Over in Roxbury -- a name that I hope someday I will be able to disassociate from that mind-bogglingly annoying Saturday Night Live sketch -- it looks like the middle of the night, some poor guy is sitting slumped on the roof of a building when a blonde woman joins him. "That was fast," he says, and she tells him he said she didn't have much time. Thunder crashes, and he says she was right, that it's going to rain. "There is hope in raindrops. Isn't that what you said? What does that even mean?" he says, and she explains, crouching beside him, that every drop of rain holds the promise of regrowth, each has a purpose, even if it doesn't know it. "I think we can feel that way, that we don't have a purpose. But we do."
He looks at her for a moment, and then bolds to the edge of the roof, stopping himself from going over and down what looks like four or five storeys, and she yells, "Jim!" and then he asks if she believes what she's saying about purpose, since she knows how he feels, and she said she knows pain and said she wants to kill herself too, and she agrees, and so he asks her what her reason to stick around is. Has she found her purpose? She looks haunted and doesn't answer. He lets himself start to fall backward -- if you can't be melodramatic when you're killing yourself, when can you? -- but she grabs hold and somehow manages not to be dragged over with him despite him being twice her size. She's braced against the low wall that's stopping him from going right over, and he tells her that she did her best, but he doesn't believe in hope anymore; all he knows is that they're all going to die. She stares at him, anguished, and then finally lifts her legs up and they go plunging over the wall together, flattening the roof of some poor bastard's taxicab directly underneath them, Jim under her, blood splattering the white frame of the cab, which we should all sincerely hope doesn't belong to Travis Bickle.
And then, her fingers twitch, and she opens her eyes, and she gets herself up and off of Jim, and off the car. Gingerly, her nose bleeding, she slides off the hood of the car and looks at her blood-spattered hands, and then notices the onlookers staring at her in disbelief from across the street. Considering Jim broke her fall and she doesn't appear unscathed by the drop, you'd think at least one of them would try to help, but they all just stare at her, and she turns and walks away.
After the opening credits, Peter's delivering the re-entry files to Bell, now outfitted in a white lab coat. He says he needs a computer with access to social service and medical databases would be useful. Peter's standing there with his arms crossed again, profoundly unsettled by the whole thing. Oblivious, Bell explains that he needs the host to be biological, able to cognate, but without its own governing consciousness. A human brain would be ideal, but not a prerequisite. Put him in a monkey. Put him in a monkey!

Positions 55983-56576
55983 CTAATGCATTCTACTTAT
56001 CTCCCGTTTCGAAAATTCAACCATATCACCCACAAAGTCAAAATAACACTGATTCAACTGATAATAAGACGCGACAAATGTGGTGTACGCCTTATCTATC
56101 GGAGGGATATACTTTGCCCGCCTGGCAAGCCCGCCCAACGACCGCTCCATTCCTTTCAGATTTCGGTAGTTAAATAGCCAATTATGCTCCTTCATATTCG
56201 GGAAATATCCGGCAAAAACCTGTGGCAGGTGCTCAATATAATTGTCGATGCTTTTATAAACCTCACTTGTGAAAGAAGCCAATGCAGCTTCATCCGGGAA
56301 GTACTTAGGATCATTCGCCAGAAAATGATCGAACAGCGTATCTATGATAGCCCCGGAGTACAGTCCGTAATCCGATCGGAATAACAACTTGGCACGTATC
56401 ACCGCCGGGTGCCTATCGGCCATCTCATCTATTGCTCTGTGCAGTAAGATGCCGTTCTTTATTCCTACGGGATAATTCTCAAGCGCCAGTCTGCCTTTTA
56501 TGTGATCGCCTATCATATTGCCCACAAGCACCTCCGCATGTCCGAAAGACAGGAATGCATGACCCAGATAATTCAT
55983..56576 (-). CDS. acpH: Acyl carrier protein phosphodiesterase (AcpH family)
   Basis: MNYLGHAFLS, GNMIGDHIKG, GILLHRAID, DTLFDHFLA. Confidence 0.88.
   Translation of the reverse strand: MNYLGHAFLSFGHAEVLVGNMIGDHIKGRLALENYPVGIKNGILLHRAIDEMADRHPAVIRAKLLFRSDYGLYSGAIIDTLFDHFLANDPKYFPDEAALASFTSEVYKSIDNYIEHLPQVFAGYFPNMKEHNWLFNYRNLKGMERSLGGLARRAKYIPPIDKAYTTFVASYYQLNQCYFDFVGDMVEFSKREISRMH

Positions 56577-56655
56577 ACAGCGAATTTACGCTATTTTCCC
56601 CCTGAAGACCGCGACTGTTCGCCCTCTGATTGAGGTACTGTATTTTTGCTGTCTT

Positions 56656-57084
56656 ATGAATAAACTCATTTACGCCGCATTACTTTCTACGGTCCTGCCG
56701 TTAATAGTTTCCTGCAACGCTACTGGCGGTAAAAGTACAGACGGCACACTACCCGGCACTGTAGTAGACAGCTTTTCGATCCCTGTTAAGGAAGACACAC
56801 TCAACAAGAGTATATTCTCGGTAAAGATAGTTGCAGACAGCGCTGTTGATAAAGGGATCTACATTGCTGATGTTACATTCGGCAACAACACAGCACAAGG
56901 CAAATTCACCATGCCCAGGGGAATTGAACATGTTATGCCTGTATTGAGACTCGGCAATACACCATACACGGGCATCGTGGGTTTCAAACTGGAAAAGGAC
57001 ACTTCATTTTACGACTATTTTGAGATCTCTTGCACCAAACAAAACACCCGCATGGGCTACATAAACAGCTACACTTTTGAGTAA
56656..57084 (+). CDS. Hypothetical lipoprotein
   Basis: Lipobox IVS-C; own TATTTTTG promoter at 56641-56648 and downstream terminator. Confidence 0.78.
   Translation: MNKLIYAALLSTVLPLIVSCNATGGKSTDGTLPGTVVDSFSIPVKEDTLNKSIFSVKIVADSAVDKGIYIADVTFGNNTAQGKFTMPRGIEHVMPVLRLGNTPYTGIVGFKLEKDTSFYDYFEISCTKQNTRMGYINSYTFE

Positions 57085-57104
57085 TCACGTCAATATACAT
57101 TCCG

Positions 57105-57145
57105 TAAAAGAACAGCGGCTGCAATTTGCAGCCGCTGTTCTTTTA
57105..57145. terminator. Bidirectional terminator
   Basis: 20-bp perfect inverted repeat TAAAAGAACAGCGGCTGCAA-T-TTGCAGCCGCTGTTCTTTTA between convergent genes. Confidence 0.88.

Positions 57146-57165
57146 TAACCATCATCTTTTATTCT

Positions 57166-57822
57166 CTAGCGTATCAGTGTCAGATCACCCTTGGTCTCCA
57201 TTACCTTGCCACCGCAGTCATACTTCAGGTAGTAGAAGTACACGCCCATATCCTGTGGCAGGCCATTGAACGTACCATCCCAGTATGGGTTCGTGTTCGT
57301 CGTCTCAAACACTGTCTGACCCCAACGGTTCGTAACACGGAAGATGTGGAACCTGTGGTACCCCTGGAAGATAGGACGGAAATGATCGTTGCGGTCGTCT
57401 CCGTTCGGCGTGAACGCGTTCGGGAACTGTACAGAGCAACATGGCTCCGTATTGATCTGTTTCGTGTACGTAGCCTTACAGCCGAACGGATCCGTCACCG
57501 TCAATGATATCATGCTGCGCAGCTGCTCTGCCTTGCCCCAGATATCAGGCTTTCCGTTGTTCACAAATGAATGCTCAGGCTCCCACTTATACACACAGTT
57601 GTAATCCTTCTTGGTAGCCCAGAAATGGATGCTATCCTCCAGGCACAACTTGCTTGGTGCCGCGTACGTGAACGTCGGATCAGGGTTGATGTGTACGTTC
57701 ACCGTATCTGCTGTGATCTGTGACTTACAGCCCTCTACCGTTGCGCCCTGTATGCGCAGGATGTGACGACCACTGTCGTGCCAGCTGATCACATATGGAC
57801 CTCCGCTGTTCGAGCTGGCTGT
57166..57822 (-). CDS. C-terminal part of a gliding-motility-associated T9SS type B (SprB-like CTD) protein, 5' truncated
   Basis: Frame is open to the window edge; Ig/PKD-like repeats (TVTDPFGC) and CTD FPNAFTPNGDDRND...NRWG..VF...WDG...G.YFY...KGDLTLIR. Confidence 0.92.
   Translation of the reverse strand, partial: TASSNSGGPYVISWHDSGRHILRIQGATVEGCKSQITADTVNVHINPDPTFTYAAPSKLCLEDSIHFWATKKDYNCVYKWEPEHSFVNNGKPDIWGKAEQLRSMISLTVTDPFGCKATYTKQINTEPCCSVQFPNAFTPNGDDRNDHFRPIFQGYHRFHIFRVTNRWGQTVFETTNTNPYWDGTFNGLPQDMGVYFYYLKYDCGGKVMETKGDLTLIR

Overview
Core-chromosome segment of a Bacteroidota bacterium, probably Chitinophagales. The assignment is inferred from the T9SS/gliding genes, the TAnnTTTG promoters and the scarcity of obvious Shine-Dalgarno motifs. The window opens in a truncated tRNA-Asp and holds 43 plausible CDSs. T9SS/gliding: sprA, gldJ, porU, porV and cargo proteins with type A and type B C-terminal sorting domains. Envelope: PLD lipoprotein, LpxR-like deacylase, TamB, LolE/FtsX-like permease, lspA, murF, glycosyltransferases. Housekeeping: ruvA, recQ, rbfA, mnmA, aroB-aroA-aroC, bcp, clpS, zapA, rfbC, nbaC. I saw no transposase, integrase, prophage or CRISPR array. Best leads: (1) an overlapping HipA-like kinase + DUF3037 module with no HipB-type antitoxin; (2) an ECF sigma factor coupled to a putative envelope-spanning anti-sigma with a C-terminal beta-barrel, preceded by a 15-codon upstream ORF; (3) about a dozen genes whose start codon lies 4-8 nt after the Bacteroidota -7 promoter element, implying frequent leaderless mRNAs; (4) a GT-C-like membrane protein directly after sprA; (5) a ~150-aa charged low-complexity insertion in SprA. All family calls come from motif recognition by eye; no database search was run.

Bell comes across a picture of the Peter Doomsday device on the desk and looks at it, then looks at Peter and says that even if Walter learns more about the machine, it doesn't necessarily mean he'll be able to prevent whatever's going to happen. "That just could simply be your fate," he says. Now there's a theme that we'll have hammered into our heads by the end of the episode.
Peter's much too hard-headed to believe in fate, and promises Bell he won't be getting in the machine. Bell tells him -- Olivia cocking an eyebrow Nimoy-style -- that sometimes when one walks away from his fate, it leads one directly to fate's doorstep. It's really nice of Bell to come back from the dead and take over the body of Peter's girlfriend, especially if he's going to be an unrelenting downer about this.
Thankfully for everyone's spirits, Astrid comes in, saying Broyles just sent over something that he needs to see. And so out in the lab they watch a video taken by one of the onlookers across the street from the suicide the night before, one of those instances in movies or television where somebody just happens to be taking video for no particular reason. The camera is focused on a couple of buddies, so the video misses the actual fall, but they do show her getting up and walking away. "Nobody could have survived that impact," says Peter -- and he doesn't point out that they didn't actually see the impact in the video -- and Walter suggests that per